By Bill Hirschman
The circus has come to town with A Funny Thing Happened on the Way to the Forum, albeit a Roman circus, but populated by a chariot-load of clowns cavorting across the Maltz Jupiter Theatre.
In this time of upheaval and uncertainty, sometimes what you need is a dose of supreme silliness, not just silliness but the classically constructed silliness created by a cadre of comedy experts.
AFTHOTWTTF is, indeed, very much a 1962 time capsule of comedy celebrating vaudevillian humor as if it was an extended skit from Sid Caesar’s Your Show of Shows. Even the title, some may remember, is a riff on the ancient intro to countless stand-up comedy routines: “A funny thing happened on the way to the….” (fill in the blank — the office, the theater, the marriage counselor).
But if you can resist grinning and chortling much of the time then you ought to audition down the road in a community theater production of How the Grinch Stole Christmas.
The production molded by director Jennifer Werner, choreographer Ariel Reid and music director Caryl Fantel is an encyclopedia of puns and pratfalls, grins and grimaces, sexual double entendres, proud of having not a shred of subtlety, precise verbal timing and extensive physical comedy – especially the latter. Hardly a line goes by that isn’t augmented with twisting body language.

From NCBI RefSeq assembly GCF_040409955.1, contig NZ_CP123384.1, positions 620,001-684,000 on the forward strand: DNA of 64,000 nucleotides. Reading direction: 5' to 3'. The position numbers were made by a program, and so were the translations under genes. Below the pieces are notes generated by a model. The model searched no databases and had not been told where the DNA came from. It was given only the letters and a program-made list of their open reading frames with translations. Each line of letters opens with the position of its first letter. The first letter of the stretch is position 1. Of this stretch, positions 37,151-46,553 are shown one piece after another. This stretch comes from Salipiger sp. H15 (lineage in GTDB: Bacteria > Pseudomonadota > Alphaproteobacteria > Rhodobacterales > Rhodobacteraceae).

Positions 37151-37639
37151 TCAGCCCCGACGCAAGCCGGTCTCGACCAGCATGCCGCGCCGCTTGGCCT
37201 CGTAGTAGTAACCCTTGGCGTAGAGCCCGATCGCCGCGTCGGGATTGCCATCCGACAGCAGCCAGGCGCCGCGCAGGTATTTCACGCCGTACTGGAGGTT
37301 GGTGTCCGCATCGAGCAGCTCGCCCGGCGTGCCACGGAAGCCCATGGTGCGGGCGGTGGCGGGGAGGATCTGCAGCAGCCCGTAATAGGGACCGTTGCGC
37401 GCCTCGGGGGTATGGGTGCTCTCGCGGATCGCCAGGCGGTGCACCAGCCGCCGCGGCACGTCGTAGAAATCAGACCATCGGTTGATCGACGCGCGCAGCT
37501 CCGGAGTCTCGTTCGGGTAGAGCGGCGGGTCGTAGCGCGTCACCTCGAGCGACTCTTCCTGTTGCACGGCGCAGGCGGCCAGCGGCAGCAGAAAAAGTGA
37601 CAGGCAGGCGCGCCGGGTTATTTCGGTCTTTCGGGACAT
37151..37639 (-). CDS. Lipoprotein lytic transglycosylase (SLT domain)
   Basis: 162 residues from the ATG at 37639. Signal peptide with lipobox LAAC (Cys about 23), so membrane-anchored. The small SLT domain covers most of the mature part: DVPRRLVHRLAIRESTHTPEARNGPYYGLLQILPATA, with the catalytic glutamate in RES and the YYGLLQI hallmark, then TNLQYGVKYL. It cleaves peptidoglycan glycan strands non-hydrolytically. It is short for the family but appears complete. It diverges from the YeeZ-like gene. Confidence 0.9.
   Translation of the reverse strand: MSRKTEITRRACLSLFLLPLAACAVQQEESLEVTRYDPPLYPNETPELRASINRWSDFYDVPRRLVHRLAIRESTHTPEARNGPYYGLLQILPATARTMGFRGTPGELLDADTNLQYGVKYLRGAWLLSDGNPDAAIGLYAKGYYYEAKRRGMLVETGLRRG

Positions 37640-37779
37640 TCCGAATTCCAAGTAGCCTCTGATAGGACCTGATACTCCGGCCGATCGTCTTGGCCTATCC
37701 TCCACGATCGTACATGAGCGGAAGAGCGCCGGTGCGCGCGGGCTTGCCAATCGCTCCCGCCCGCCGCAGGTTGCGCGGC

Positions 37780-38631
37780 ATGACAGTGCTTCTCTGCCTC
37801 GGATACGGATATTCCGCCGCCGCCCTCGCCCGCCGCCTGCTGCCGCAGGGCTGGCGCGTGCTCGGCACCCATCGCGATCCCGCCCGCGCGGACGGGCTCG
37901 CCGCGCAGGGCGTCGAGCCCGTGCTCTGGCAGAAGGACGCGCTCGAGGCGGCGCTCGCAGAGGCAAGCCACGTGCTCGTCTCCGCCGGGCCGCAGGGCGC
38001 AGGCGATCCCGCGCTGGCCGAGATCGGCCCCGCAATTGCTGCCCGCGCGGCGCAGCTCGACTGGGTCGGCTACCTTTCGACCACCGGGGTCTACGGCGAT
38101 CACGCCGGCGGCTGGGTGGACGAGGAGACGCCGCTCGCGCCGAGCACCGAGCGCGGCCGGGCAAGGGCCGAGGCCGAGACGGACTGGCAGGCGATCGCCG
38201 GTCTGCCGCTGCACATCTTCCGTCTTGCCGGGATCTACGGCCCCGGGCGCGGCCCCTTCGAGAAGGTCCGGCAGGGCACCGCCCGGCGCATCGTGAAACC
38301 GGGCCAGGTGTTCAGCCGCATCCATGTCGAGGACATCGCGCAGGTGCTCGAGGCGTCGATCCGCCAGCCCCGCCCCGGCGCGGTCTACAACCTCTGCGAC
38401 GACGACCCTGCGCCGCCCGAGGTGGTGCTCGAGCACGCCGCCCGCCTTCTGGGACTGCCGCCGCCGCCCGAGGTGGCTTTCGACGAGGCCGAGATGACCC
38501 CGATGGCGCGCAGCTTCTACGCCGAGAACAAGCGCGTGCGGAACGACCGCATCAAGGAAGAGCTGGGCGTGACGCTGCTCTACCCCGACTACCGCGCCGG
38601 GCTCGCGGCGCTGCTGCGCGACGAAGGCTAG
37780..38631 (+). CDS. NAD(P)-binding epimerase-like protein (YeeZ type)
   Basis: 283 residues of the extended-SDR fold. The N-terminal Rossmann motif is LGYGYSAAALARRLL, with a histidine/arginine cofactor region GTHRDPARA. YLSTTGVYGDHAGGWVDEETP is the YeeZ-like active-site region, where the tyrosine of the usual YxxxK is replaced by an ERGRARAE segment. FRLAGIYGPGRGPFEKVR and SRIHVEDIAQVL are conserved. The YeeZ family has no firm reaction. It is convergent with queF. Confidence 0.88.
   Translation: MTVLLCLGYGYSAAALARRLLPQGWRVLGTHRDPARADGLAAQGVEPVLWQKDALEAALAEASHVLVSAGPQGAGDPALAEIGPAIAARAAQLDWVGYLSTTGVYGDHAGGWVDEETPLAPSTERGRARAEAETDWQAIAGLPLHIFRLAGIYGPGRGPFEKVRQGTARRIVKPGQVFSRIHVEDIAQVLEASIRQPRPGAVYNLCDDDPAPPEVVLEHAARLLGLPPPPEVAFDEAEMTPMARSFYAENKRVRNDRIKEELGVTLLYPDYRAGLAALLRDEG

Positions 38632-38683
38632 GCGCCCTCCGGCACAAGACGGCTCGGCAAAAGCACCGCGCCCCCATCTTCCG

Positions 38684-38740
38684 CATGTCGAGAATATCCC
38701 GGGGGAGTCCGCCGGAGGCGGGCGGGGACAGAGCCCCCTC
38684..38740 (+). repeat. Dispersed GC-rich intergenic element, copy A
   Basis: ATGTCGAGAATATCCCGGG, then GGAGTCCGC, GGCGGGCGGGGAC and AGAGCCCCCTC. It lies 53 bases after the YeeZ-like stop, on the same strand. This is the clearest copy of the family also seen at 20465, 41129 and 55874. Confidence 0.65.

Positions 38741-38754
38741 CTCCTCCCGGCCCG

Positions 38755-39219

In the published script, writers Larry Gelbart (M*A*S*H) and Burt Shevelove (The Frogs) encourage the creative minds in each production to let their individual talents run amok, encouraging “the double take, the mad walk, the smirks, the stammerings.” The script is meant as a scenario not a straight jacket. Werner and Reid have taken Burt and Larry at their word. At one point, someone distracts another by yelling “squirrel” like a schoolyard kid – and it works.
So did the late Stephen Sondheim in his first full score of both music and lyrics that made it to Broadway, such as the classic vaudevillian number “Everybody Ought to Have a Maid” with a quartet of leering non-PC men strutting in a single line across the apron. The maestro’s humor and skill invested reward audiences willing to listen carefully to the light-hearted but carefully wrought numbers.
The only failing – and this has been true of nearly every production this critic has seen – is the penultimate chase scene in which everyone is pursuing everyone. It’s supposed to resemble a Keystone Kops scene but rarely has the not-a-moment-to-breathe pacing that is required.
And yes, some of the songs – no matter how brilliant – do feel like required musical comedy tropes. You want them to advance the plot even a little but they are just another way of presenting the humor.
Of course, crucial to any Forum’s success is our narrator, Pseudolus the slave. Any experienced lover of theater has seen this before, with everyone starring from Zero Mostel to Phil Silvers (who originally was supposed to star) to Milton Berle to Nathan Lane to Whoopi Goldberg to Avi Hoffman and many, many others. It’s a part that can be adapted or absorbed into each individual’s well-known persona.